TOKYO (Reuters) - Cryptocurrency investors launched a lawsuit against Coincheck Inc on Thursday, seeking to force the Tokyo-based exchange to allow them to withdraw assets worth $183,000 frozen after last month’s $530 million heist of digital money.
The group of seven investors filed a suit at the Tokyo District Court, also requesting that Coincheck pay annualized interest of 5 percent on the value of the digital coins from notification of the claim until it resumes withdrawals.
Coincheck, which froze all withdrawals of yen and digital money after the Jan. 26 heist, restarted on Tuesday yen withdrawals, unleashing a single-day outflow of $373 million.
But it said it would keep curbs on withdrawals of cryptocurrencies until it could guarantee the secure resumption of its operations.
“I’m hoping (Coincheck) will respond quickly and let us resume withdrawals,” one of the plaintiffs said at a press conference, speaking on condition of anonymity.
The plaintiff, a man in his 20s who had invested 400,000 yen in digital money at Coincheck, said he would not cease trading cryptocurrencies and was not concerned over their safety.
“I think their value will increase,” he said. “I’ll look for a safer place to invest.”
The Coincheck hack, one of the biggest of digital money ever, underscored security and regulatory worries about bitcoin and other cryptocurrencies even as a global boom in these assets shows little signs of fizzling.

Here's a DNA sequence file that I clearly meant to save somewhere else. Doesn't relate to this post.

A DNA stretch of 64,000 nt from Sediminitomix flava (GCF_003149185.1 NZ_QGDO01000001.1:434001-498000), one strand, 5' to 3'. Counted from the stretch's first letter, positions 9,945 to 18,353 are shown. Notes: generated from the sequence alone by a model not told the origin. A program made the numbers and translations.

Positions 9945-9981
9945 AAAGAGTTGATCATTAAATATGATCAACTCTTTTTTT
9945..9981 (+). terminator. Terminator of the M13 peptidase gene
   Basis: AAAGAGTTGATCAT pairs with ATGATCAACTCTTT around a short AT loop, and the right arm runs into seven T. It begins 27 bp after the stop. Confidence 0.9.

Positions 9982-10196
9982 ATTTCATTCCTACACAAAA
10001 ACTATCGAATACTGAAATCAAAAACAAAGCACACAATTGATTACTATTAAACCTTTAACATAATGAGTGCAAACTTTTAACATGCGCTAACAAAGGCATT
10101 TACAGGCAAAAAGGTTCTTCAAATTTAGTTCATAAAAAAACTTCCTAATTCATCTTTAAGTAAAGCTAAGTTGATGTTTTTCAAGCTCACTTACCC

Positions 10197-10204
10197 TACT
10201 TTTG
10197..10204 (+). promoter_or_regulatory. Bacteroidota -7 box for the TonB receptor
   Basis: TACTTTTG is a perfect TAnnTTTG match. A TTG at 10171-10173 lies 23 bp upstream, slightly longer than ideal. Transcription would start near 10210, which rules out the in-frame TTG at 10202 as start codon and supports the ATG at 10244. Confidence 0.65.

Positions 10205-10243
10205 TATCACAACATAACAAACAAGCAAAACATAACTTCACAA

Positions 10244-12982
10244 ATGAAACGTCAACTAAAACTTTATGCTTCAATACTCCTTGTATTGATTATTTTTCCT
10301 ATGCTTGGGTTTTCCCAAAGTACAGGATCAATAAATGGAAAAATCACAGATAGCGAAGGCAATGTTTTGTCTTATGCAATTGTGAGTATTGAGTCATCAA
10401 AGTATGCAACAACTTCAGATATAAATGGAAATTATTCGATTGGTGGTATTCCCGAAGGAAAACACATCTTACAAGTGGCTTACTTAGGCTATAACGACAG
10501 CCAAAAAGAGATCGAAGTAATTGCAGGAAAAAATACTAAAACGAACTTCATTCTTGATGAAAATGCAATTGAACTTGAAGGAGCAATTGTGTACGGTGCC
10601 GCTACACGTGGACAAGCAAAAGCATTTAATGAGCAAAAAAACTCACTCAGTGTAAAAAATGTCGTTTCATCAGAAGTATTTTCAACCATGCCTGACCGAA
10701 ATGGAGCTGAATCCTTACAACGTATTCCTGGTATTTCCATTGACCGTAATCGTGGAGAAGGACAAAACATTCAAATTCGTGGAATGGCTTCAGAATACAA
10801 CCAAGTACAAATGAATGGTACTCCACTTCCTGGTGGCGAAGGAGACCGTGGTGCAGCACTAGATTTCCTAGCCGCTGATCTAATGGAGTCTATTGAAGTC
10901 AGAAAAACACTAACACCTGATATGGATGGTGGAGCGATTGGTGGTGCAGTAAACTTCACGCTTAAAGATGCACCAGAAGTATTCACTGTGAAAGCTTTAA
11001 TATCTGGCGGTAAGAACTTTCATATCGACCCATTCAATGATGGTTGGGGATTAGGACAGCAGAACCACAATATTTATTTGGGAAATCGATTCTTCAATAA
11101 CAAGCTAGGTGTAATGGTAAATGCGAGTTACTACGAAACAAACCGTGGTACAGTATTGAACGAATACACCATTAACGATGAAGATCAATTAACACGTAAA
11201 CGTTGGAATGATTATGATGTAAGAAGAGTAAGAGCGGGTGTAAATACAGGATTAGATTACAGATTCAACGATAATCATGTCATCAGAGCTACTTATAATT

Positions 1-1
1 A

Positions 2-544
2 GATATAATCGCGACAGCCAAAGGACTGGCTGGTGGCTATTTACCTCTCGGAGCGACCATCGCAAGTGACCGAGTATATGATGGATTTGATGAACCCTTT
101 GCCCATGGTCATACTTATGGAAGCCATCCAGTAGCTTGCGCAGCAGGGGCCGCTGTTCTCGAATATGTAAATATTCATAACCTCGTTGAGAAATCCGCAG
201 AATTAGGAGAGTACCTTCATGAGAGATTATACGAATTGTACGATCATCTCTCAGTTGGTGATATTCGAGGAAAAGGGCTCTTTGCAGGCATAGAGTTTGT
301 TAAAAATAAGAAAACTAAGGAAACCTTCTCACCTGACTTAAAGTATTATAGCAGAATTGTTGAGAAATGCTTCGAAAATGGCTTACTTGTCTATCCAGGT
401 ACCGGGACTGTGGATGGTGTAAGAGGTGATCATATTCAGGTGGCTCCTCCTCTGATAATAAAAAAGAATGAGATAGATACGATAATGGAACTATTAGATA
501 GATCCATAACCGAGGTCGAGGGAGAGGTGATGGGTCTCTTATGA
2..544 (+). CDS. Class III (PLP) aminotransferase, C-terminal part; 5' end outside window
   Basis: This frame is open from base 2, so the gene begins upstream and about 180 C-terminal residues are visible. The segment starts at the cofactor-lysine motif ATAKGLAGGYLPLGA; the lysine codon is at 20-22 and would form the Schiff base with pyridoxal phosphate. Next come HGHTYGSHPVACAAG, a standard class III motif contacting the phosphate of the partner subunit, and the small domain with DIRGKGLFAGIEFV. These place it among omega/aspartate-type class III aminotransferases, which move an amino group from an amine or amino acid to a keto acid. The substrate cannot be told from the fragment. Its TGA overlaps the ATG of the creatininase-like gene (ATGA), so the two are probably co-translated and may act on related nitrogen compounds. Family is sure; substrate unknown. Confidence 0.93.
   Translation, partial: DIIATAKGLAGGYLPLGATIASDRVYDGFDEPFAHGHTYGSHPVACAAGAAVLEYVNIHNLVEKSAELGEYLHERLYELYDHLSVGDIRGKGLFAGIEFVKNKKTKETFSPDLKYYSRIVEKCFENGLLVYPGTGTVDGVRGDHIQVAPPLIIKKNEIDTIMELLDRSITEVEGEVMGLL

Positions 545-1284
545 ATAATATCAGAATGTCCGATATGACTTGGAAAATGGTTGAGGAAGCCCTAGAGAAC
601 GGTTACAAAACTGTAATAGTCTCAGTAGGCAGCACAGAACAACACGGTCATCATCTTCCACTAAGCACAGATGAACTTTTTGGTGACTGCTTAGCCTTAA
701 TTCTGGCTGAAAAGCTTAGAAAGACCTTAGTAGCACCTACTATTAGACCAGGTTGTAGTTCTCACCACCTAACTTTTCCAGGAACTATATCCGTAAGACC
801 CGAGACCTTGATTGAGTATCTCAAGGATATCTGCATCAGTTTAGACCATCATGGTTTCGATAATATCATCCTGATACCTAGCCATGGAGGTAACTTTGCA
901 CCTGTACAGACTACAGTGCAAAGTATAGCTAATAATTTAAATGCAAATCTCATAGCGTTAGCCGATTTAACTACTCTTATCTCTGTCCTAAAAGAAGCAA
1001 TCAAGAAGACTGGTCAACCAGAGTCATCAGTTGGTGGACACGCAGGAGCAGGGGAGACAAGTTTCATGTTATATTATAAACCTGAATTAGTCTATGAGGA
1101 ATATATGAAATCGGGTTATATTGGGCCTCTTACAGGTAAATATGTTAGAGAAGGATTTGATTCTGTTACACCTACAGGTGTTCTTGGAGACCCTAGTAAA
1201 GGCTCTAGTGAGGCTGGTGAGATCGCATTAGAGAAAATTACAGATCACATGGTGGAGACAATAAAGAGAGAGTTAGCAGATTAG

It also drew into focus Japan’s dash to create a system to oversee the industry. The world’s third-biggest economy became last year the first country to draw up rules, a move that was in contrast to crackdowns in countries such as China.
The plaintiffs plan to launch a second lawsuit on Feb. 27 to claim for any lost value of the digital money frozen by Coincheck, as well as other damages stemming from the curbs on withdrawals, said Hiromu Mochizuki, their lawyer.
The group’s frozen assets were worth 19.5 million yen ($183,047) as at the end of Tuesday, and span 12 virtual currencies, according to a court filing. Their value has slumped 31.3 percent, or 8.9 million yen, between the heist and Tuesday, it said.
Reporting by Thomas WilsonEditing by Shri Navaratnam